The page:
For moving objects, the quantity of work/time (power) is calculated. Thus, at any instant, the rate of the work done by a force (measured in joules/second, or watts) is the scalar product of the force (a vector), and the velocity vector of the point of application. This scalar product of force and velocity is classified as instantaneous power. Just as velocities may be integrated over time to obtain a total distance, by the fundamental theorem of calculus, the total work along a path is similarly the time-integral of instantaneous power applied along the trajectory of the point of application.

Work is the result of a force on a point that moves through a distance. As the point moves, it follows a curve X, with a velocity v, at each instant. The small amount of work δW that occurs over an instant of time dt is calculated as

δ W = F ⋅ d s = F ⋅ v d t {\displaystyle \delta W=\mathbf {F} \cdot d\mathbf {s} =\mathbf {F} \cdot \mathbf {v} dt}

where the F ⋅ v is the power over the instant dt. The sum of these small amounts of work over the trajectory of the point yields the work,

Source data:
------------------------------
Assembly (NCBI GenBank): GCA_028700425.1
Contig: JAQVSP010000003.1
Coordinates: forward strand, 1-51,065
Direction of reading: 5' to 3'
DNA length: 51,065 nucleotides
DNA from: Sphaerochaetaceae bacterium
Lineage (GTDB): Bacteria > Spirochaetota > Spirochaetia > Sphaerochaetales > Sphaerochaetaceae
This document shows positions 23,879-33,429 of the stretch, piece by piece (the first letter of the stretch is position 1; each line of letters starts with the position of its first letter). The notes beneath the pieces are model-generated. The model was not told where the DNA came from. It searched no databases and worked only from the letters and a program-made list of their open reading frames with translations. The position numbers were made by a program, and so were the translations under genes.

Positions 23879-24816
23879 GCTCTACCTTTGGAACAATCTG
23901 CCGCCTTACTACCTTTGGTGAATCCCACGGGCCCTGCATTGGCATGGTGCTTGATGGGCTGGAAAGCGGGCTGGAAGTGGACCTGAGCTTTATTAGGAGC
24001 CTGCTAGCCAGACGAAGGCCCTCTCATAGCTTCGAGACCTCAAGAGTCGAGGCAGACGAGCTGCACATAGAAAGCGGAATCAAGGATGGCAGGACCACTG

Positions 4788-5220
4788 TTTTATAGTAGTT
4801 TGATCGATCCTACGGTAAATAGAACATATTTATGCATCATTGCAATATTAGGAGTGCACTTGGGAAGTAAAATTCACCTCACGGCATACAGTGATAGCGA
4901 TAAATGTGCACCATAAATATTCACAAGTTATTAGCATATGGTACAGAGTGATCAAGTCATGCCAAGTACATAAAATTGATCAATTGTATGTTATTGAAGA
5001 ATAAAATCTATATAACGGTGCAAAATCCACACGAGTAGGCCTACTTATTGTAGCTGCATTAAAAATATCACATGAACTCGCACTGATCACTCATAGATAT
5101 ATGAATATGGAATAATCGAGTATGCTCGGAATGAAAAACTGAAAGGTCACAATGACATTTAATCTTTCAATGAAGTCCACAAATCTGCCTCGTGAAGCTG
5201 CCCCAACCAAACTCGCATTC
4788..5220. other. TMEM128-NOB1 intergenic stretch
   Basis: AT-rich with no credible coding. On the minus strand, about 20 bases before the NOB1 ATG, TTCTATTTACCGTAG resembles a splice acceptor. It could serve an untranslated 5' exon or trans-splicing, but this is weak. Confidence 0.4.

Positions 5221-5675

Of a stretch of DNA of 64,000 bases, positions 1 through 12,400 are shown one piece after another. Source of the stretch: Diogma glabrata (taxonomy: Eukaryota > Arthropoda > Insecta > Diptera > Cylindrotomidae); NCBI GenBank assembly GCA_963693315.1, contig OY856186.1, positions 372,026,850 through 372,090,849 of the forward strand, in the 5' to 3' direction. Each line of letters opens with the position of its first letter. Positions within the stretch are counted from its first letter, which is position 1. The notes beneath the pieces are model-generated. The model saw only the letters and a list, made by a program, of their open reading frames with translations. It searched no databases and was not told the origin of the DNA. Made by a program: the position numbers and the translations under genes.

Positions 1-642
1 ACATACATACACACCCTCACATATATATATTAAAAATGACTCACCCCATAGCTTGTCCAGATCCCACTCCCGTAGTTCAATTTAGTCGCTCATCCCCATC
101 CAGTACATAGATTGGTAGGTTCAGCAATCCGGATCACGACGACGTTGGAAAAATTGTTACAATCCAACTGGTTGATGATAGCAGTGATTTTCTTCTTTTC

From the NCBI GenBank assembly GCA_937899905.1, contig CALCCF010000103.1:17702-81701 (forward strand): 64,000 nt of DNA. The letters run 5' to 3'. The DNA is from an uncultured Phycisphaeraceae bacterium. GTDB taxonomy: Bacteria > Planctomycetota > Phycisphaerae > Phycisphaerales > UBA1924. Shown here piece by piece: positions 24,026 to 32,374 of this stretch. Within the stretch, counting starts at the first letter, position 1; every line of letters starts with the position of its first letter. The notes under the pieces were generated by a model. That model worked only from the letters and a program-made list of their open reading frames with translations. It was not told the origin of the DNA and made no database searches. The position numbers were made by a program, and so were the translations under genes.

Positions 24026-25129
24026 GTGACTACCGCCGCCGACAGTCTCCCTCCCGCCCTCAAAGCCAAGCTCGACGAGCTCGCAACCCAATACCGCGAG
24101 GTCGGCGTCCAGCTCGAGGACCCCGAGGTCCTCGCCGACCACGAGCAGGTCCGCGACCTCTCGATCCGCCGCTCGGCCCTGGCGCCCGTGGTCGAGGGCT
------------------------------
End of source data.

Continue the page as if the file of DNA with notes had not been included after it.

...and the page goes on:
W = ∫ t 1 t 2 F ⋅ v d t = ∫ t 1 t 2 F ⋅ d s d t d t = ∫ C F ⋅ d s , {\displaystyle W=\int _{t_{1}}^{t_{2}}\mathbf {F} \cdot \mathbf {v} dt=\int _{t_{1}}^{t_{2}}\mathbf {F} \cdot {\tfrac {d\mathbf {s} }{dt}}dt=\int _{C}\mathbf {F} \cdot d\mathbf {s} ,}

where C is the trajectory from x(t1) to x(t2). This integral is computed along the trajectory of the particle, and is therefore said to be path dependent.

If the force is always directed along this line, and the magnitude of the force is F, then this integral simplifies to

W = ∫ C F d s {\displaystyle W=\int _{C}F\,ds}

where s is distance along the line. If F is constant, in addition to being directed along the line, then the integral simplifies further to

W = ∫ C F d s = F ∫ C d s = F s {\displaystyle W=\int _{C}F\,ds=F\int _{C}ds=Fs}

where s is the distance travelled by the point along the line.

This calculation can be generalized for a constant force that is not directed along the line, followed by the particle. In this case the dot product F ⋅ ds = F cos θ ds, where θ is the angle between the force vector and the direction of movement, that is

W = ∫ C F ⋅ d s = F s cos θ . {\displaystyle W=\int _{C}\mathbf {F} \cdot d\mathbf {s} =Fs\cos \theta .}

In the notable case of a force applied to a body always at an angle of 90° from the velocity vector (as when a body moves in a circle under a central force), no work is done at all, since the cosine of 90 degrees is zero. Thus, no work can be performed by gravity on a planet with a circular orbit (this is ideal, as all orbits are slightly elliptical). Also, no work is done on a body moving circularly at a constant speed while constrained by mechanical force, such as moving at constant speed in a frictionless ideal centrifuge.